NCS Conservation: August Highlights
Posted on 8/13/2019
Numismatic Conservation Services (NCS) uses a variety of proprietary techniques to remove harmful surface contaminants, stabilize and protect a coin's surfaces and, in many cases, improve a coin's eye appeal. After coins are conserved by NCS, they are seamlessly transferred to Numismatic Guaranty Corporation (NGC), an independent affiliate of NCS, for grading and encapsulation.
Below are a few highlights of numismatic items that were recently conserved by NCS and graded by NGC.
Less-than-ideal storage schemes in equally inferior holders can lead to the development of many residues. This Great Britain 1985 Proof 5 Sovereign was submitted to NCS to remove a streaky yellowing haze across both sides. Thick residues such as these can develop even on modern coins over time with exposure to environmental contaminants when stored in holders that are not airtight. Expert conservation must be performed to remove the discoloration and hazy residues without causing damage to the surface underneath. This large gold coin was able to grade very well with NGC after professional NCS conservation work.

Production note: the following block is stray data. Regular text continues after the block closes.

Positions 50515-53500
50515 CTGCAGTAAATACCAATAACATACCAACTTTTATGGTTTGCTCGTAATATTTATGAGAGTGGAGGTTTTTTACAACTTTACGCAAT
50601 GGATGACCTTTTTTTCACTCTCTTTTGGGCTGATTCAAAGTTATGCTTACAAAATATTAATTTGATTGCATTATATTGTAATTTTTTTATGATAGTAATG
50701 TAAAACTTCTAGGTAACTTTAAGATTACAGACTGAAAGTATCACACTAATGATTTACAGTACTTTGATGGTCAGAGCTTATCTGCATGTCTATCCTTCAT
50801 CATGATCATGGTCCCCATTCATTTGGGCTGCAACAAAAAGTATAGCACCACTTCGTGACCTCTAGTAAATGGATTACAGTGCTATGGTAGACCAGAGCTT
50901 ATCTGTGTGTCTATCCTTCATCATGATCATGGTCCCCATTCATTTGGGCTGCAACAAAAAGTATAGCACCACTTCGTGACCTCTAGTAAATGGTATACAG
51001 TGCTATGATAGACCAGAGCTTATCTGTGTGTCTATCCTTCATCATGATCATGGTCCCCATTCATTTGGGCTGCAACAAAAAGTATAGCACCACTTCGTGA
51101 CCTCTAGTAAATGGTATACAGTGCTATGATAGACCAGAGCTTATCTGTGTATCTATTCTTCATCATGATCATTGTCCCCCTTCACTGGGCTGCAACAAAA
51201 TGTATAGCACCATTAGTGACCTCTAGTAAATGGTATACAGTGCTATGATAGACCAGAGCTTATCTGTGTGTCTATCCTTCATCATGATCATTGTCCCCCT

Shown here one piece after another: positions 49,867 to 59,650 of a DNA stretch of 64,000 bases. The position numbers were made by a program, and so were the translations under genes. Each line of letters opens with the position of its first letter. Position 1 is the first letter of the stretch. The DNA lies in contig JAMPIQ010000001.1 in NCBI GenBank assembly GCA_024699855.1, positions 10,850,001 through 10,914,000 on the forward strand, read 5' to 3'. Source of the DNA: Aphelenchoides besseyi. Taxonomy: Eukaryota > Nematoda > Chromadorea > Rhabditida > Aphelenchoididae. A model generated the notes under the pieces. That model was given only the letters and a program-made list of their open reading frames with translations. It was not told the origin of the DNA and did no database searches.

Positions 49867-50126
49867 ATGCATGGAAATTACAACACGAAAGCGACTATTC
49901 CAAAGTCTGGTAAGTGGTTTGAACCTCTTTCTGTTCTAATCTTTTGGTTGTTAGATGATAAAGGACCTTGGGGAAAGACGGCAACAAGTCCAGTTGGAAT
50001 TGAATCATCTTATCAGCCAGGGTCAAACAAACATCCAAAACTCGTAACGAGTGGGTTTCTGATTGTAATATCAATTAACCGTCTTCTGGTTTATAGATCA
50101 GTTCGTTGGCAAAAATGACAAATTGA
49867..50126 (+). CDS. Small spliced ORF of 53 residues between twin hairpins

This 1889 $3 Gold had long suffered from poor surface conditions, likely long before it was the star of a numismatic collection, resulting in thick reddish residue in many crevices of the design. Luckily, conservators at NCS have developed techniques to remove such distracting and potentially harmful residues from the surface of important coins such as this one. After the residue was completely removed and its original color was revealed, this gold piece was able to grade with NGC.
A not-at-all-unusual occurrence with gold coins is the development of small red spots, commonly referred to as copper spots. Modern and vintage gold coins alike can develop these diminutive specks, which can be distracting to the numismatist. This Scalloped Edge 1993 China Gold 100 Yuan was submitted to NCS to remove an abundance of small copper spots. Removing spots such as these can usually be safely performed by the conservators at NCS. Following careful conservation work, this Chinese modern coin was once again looking its best and graded well in an NGC holder.
For more information about NCS, visit NGCcoin.com/NCS.